I spun 8 of the 20 nests this afternoon, about 100 grams and a mostly full bobbin.  I'm loving my newly repaired wheel- it's so quiet now.

Thursday, December 29, 2011

So the stage was set...

setting the stage

And then it was Christmas morning!

first look on Christmas morning

Going in for a closer look...She likes it!

a closer look...

Later that morning, after all the other presents were opened, we sat down to spin!

first spin on her own wheel!

This just makes me feel all warm and fuzzy. Sigh.

Tuesday, December 20, 2011

Today I got the final permit for a project that I've been working on for three and a half years.  It's been a long road, with many bumps and detours. 


Sunday, December 18, 2011

Well, I got a lot of my to-do list accomplished this weekend.  The house is well on the way to being in order, the presents I have are wrapped, I ordered a birthday present for my dad, and I should be finished knitting his Christmas present by Christmas. (Last minute knitting? Who, me?) Emma's room is ready for my dad- Emma was a champ at getting everything on her to-do list checked off as well.

In addition to the "Have-To" tasks this weekend, I also found myself taking on a lengthy, involved, fun project. I repaired, cleaned and oiled my Schacht spinning wheel.

I had intended to do the cleaning and oiling in the spring when the weather warmed up, but when I sat down to spin on Friday night, I couldn't take the clunking anymore.  This is a result of the worn rear bearing that carries the drive wheel axle.  The piece that carries the bearing is held in place by two screws on the walnut insert in the back legs.  On my wheel, the bearing itself was corroded and didn't allow the crank to rotate freely.  In addition, the lower of the two screws had stripped its hole in the wood, and the piece with the bearing wobbled, causing the drive wheel to wobble.  For the past couple years (years? has it really been years?), I've had a jury-rigged fix with a piece of packing tape- not ideal.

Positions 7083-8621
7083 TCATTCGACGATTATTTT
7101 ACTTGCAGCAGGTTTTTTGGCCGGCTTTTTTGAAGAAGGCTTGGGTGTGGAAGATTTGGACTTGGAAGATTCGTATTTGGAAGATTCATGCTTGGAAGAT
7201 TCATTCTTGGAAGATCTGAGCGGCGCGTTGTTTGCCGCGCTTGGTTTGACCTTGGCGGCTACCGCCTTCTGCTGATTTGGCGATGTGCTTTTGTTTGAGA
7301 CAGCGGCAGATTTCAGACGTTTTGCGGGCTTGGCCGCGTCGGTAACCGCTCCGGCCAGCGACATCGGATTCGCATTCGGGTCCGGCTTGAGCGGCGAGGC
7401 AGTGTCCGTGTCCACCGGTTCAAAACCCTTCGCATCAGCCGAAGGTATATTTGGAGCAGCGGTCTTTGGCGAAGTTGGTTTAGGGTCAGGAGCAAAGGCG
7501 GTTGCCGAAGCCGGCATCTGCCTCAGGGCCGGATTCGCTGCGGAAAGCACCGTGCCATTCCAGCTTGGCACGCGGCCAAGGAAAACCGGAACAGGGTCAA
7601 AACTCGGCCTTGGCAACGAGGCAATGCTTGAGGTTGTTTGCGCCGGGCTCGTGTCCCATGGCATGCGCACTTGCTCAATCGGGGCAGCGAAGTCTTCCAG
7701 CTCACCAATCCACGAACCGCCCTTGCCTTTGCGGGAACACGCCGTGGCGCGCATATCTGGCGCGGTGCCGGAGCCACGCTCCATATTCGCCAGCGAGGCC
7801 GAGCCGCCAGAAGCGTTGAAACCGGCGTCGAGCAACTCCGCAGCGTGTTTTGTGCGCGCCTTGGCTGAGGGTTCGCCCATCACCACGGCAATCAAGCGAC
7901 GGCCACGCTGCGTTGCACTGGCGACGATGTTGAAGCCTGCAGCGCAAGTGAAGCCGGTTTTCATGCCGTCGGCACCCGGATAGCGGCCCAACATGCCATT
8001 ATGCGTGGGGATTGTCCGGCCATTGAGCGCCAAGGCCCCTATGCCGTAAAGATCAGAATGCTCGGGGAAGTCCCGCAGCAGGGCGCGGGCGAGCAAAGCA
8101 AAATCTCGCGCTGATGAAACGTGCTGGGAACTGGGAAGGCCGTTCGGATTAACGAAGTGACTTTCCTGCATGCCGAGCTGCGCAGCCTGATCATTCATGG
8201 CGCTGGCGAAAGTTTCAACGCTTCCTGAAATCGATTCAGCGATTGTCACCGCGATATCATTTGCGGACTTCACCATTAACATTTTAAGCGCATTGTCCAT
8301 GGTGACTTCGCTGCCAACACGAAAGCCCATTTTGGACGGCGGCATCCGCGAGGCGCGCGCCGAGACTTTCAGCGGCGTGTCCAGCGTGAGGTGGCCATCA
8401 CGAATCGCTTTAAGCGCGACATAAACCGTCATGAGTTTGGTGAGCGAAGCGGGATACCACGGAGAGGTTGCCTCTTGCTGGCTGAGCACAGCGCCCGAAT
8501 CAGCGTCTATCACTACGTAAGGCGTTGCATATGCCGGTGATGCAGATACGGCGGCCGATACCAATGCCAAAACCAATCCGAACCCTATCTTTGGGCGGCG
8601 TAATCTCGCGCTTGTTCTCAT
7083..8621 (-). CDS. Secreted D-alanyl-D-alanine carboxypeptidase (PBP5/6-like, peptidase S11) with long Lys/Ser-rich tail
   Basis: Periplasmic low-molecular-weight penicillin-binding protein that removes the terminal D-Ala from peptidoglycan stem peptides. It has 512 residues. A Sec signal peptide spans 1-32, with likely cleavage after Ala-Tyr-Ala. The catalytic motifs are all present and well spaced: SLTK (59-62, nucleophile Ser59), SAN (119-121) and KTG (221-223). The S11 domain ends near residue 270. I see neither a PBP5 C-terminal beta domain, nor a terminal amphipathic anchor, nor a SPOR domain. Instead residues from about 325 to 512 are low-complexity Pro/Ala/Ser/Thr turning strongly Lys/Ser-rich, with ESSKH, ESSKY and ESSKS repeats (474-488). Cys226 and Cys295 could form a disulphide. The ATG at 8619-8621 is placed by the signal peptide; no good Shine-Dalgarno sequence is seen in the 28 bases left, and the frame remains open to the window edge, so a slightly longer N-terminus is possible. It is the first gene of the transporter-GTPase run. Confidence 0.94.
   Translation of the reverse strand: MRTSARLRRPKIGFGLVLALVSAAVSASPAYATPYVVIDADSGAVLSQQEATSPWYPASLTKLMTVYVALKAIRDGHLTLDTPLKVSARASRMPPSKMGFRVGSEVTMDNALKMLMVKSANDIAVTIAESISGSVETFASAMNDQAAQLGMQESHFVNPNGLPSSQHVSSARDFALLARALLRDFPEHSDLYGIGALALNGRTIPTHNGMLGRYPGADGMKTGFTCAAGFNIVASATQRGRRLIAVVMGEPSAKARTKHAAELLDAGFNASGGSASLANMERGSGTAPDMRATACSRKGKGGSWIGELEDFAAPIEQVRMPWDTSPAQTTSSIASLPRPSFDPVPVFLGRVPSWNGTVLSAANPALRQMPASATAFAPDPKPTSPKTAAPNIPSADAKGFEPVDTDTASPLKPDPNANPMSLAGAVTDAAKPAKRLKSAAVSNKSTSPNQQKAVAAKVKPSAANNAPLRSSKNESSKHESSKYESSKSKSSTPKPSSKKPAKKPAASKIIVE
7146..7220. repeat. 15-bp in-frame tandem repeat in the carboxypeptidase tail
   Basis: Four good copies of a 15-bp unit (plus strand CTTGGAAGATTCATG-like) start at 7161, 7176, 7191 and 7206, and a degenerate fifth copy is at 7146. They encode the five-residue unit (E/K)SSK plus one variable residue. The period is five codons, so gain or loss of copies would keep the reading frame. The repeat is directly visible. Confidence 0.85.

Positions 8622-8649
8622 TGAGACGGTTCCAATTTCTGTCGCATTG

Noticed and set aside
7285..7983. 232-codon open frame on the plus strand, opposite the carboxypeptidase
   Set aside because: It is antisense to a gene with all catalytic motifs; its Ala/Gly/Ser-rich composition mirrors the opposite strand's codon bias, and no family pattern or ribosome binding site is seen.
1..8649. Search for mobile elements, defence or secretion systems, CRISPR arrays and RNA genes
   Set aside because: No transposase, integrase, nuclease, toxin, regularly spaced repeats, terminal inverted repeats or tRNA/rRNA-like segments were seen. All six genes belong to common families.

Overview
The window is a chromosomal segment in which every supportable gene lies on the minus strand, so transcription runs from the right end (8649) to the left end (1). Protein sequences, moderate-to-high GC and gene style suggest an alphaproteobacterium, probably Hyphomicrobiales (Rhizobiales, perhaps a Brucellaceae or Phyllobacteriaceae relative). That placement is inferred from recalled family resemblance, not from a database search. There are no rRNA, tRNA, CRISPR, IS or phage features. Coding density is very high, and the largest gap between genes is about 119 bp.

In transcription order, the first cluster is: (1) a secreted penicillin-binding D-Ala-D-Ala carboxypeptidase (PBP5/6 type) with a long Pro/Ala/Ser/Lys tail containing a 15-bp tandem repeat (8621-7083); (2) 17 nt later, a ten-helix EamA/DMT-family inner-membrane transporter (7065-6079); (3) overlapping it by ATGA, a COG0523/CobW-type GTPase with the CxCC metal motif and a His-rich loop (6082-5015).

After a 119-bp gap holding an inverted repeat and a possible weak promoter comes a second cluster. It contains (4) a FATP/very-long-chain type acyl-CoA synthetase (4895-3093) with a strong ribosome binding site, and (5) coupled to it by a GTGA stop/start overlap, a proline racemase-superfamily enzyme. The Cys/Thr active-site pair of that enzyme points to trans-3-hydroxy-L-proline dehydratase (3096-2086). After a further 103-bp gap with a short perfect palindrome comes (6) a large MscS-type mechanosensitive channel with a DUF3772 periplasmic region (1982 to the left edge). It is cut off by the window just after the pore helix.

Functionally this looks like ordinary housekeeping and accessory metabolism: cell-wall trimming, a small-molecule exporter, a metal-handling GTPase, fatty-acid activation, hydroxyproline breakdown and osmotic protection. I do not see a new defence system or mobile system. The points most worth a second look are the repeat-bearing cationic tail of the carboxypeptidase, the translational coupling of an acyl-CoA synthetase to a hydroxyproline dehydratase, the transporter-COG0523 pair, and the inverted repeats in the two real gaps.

I've actually had the replacement part for three years, bought when I replaced the tension knob.  I knew the bearing also needed to be replaced, and I knew exactly how I wanted to do it, but there was one problem.  I couldn't get the pin out of the drive wheel so that I could get the crank out of the hub and the bearing off the crank.